It’s really hard to say!  Probably the Southbank Centre as they’re very supportive of artists, and encourage and promote Brazilian music, like with Festival Brazil this summer. The audience are great too, people aren’t busy drinking or chatting – they come to appreciate the music.

What is the Brazilian music scene like in London?
The Brazilian music scene in London is very varied, with rhythms from North to South of Brazil. It’s exciting, there’s so much happening.

You can hear all kinds of Brazilian music in London: bossa-nova, samba, maracatu, forró, samba-rock, pop, country, chorinho, samba-reggae and others…

Where do you go to listen to Brazilian music in London?
The last places I’ve been to hear Brazilian music were Guanabara for a concert by Diogo Nogueira, a great sambista of the new generation; Royal Albert Hall to see Gilberto Gil, an icon of Brazilian music; and Koko to see the great singer Maria Rita.

I also recommend the Tia Maria restaurant in Vauxhall, which has live samba and choro every Thursday.

So where can we see you perform?
I perform in a number of different bands: Rebeca Vallim & Band, Mafua de Yaya, Viramundo, Umpatacum and Maracatudo Mafua.

My next gig is Brazilian Night at Ronnie Scott’s Bar, upstairs at Ronnie Scott’s Jazz Club in Soho, on 9 Dec from 8pm.

http://blog.visitlondon.com/2010/11/brazil-in-london-brazilian-music-in-london/

London culture

London International Documentary Festival: Rio Breaks

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(Visit London, 5 May 2010) The weather may have been miserable this Bank Holiday Weekend (surprise, surprise), but in Kilburn the surf was up, the sun out and bikinis on.  Unfortunately, it was only in celluloid form, as Tricycle Theatre hosted the European premiere of Rio Breaks, a Brazilian surfer film with heart.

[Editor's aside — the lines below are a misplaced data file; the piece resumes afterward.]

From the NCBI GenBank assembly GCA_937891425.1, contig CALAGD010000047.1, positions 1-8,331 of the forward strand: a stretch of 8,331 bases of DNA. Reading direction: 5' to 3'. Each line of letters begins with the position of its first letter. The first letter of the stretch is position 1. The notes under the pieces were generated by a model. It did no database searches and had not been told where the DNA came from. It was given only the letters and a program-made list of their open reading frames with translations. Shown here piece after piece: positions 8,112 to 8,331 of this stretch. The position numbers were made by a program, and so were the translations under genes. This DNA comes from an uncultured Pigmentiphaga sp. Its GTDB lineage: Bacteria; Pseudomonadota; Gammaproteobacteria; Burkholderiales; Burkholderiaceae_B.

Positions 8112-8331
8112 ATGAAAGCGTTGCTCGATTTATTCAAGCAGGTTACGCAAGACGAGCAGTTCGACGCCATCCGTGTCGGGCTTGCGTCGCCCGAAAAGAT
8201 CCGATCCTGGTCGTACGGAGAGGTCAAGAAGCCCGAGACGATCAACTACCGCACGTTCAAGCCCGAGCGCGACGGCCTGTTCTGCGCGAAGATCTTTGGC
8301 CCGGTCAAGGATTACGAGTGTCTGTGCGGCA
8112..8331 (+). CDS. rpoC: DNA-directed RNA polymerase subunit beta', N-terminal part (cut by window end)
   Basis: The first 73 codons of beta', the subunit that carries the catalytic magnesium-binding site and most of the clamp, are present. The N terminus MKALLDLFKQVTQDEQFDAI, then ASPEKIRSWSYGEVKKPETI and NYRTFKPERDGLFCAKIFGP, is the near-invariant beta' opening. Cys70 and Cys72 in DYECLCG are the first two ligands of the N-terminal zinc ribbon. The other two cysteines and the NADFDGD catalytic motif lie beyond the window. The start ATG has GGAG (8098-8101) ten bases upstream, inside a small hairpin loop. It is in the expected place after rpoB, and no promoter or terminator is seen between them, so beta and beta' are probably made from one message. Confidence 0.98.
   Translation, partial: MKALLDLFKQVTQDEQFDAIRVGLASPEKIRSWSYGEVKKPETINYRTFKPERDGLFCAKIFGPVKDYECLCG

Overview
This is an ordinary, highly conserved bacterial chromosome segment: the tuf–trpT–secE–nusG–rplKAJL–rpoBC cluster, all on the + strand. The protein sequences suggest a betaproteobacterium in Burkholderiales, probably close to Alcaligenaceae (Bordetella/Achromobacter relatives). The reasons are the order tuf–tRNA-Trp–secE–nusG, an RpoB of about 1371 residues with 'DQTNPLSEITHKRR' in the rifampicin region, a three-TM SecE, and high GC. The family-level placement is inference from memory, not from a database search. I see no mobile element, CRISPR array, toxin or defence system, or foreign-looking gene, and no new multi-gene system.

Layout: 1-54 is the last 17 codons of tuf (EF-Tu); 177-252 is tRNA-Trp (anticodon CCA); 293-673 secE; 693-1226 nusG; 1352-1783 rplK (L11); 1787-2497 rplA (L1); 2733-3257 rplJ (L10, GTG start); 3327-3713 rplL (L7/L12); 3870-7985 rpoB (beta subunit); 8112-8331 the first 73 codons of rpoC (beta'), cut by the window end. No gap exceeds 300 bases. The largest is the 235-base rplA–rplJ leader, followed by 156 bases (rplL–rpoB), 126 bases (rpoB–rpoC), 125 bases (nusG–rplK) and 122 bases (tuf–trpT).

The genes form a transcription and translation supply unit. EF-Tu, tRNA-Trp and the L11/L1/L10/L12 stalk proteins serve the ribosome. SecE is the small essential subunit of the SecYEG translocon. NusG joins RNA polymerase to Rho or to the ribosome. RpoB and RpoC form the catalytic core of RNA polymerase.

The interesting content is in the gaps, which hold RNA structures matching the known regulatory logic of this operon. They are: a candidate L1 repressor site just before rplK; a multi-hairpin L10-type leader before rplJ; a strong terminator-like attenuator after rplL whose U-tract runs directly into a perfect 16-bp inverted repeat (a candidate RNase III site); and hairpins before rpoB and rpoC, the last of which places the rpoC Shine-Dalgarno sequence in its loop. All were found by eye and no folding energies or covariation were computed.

While the rain poured outside, we were transported to the beautiful beaches of Rio de Janeiro to meet two best friends; 13-year-old Fabio and 12-year-old Naama. For this cheeky duo, surfing is a total obsession – but also a saviour.

Born into a dangerous favela (or slum), the boys face obstacles as high as the hill they live on – including hunger, poverty, drugs, gangs and even murder. Their escape route is provided by a local surf club that offers free lessons and board loan to young people – on the condition they attend school.

Beautifully shot, the film is inspiring and funny – but still realistic; the boys aren’t angels, their future isn’t fixed and the violence continues around them. Yet their talent and passion shine through. And there’s some pretty amazing surfing, too!

We ended the night at local Brazilian restaurant Barraco, with a plate of juicy steak, rice and beans – and a berry caipirinha cocktail made with a liberal pouring of cachaça. Delicioso!

Rio Breaks is just one film from the ongoing London International Documentary Festival, which began on 23 April. The festival continues until 8 May and there are still lots more films to see, including:

  • Children of the Desert / Figli del deserto, 5 May, Free Word Centre
  • Andrew And Jeremy Get Married, 6 May, The Horse Hospital
  • H.O.T. Human Organ Traffic, 8 May, British Museum

For full listings, visit the London International Documentary Festival website.

Visit our London film festival calendar for more cinematic treats in the city, such as the current Terracotta Far East Film Festival.

http://blog.visitlondon.com/2010/05/london-international-documentary-festival-rio-breaks/